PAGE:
Reduced student absences and tardiness

Lack of transportation can be a barrier to getting to school on time or at all, especially for students in disadvantaged communities.

  • A Walking School Bus study in Springfield, Massachusetts showed that students participating in the program had a somewhat better attendance rate (approximately 2 percent) than their peers. The study reported that one student who was tardy or absent 22 days in the 2010-11 school year was not late or absent once after joining the program.8

Reduced traffic congestion

Neighborhoods are becoming increasingly clogged by traffic. By boosting the number of students walking and bicycling, Safe Routes to School projects and programs reduce traffic congestion.

percentage of walking and biking

  • In 2009, school travel by private vehicle accounted for 10 to 14 percent of all automobile trips made during morning rush hour.9
  • While distance to school is the most commonly reported barrier to walking and bicycling,10 private vehicles still account for half of school trips between 1/4 and 1/2 mile11—a distance easily covered on foot or bike.

Healthier students

Safe Routes to School supports increased physical activity, helps form healthy habits that can last a lifetime, and decreases the risk of chronic disease and obesity.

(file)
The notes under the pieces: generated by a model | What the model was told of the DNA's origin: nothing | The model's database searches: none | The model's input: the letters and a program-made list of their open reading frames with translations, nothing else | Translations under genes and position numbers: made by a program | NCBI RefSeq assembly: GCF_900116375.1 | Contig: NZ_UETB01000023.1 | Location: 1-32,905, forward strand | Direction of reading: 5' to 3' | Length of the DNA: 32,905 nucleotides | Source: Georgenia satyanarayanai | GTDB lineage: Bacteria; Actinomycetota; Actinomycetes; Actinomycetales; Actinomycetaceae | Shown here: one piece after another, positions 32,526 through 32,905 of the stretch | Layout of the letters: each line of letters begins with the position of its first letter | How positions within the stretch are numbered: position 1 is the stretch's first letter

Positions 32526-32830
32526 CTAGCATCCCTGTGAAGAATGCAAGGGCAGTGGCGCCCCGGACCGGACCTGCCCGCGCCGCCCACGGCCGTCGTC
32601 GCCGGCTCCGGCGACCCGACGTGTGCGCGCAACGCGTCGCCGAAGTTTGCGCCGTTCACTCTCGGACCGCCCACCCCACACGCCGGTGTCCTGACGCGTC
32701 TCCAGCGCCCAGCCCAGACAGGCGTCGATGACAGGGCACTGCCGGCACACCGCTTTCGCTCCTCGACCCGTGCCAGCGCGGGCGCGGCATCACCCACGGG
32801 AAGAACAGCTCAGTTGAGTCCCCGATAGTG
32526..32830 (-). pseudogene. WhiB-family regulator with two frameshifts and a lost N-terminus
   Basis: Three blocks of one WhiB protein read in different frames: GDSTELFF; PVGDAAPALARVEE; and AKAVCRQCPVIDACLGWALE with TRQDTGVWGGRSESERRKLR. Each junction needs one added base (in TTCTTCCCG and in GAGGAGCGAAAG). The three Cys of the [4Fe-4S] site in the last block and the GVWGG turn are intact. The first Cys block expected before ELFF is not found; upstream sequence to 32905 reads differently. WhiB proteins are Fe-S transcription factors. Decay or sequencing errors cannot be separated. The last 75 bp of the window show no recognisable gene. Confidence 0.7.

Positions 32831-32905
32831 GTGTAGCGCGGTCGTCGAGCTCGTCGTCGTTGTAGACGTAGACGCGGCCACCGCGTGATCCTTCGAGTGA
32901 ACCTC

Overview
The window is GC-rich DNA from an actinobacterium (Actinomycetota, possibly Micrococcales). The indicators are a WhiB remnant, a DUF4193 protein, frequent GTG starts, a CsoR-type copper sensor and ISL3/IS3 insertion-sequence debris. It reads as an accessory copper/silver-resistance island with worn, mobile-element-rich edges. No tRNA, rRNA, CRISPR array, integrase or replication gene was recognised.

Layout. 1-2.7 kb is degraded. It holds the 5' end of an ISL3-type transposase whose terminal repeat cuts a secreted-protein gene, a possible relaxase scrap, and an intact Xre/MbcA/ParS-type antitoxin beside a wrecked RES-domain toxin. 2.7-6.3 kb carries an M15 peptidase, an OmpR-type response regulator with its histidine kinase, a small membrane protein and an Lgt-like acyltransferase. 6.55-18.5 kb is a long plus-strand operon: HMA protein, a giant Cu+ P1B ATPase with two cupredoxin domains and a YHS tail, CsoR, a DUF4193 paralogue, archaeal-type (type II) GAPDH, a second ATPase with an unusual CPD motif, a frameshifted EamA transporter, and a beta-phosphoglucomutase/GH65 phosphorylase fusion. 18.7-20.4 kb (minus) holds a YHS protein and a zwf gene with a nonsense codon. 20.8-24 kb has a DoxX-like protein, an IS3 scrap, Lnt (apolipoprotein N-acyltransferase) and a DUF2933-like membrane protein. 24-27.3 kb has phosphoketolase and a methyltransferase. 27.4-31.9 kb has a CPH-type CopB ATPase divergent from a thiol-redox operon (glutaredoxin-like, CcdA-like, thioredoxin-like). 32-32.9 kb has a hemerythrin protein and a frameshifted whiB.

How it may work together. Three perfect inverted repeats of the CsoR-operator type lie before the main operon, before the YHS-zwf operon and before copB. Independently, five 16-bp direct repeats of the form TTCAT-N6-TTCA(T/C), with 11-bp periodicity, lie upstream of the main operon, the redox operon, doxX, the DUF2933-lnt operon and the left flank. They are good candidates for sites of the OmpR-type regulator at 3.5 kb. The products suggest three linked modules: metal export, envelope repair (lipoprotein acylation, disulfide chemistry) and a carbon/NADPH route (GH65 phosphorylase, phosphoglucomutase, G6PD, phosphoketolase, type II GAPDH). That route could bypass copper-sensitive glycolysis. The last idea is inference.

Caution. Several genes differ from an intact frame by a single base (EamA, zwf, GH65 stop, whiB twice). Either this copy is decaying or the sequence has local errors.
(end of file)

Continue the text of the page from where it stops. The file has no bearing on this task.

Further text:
• Walking one mile to and from school each day is two-thirds of the recommended sixty minutes of physical activity a day.
  • Children who walk to school have higher levels of physical activity throughout the day.12,13

Improved academic performance

Student health has been linked to academic performance. Walking and biking to school can help ensure students arrive ready to learn. 

  • One study found that after walking for 20 minutes, children responded to test questions with greater accuracy and had more brain activity than children who had been sitting. Children also completed learning tasks faster and more accurately following physical activity.14
  • Physically fit children have larger hippocampal volume and basal ganglia, brain components both connected with learning.15

Clean air and fewer asthma attacks

Safe Routes to School programs can improve air quality by reducing vehicle trips and miles traveled.

  • Over the last 25 years, among children ages 5 to 14, there has been a 74 percent increase in asthma cases.16 In addition, 14 million days of school are missed every year due to asthma.17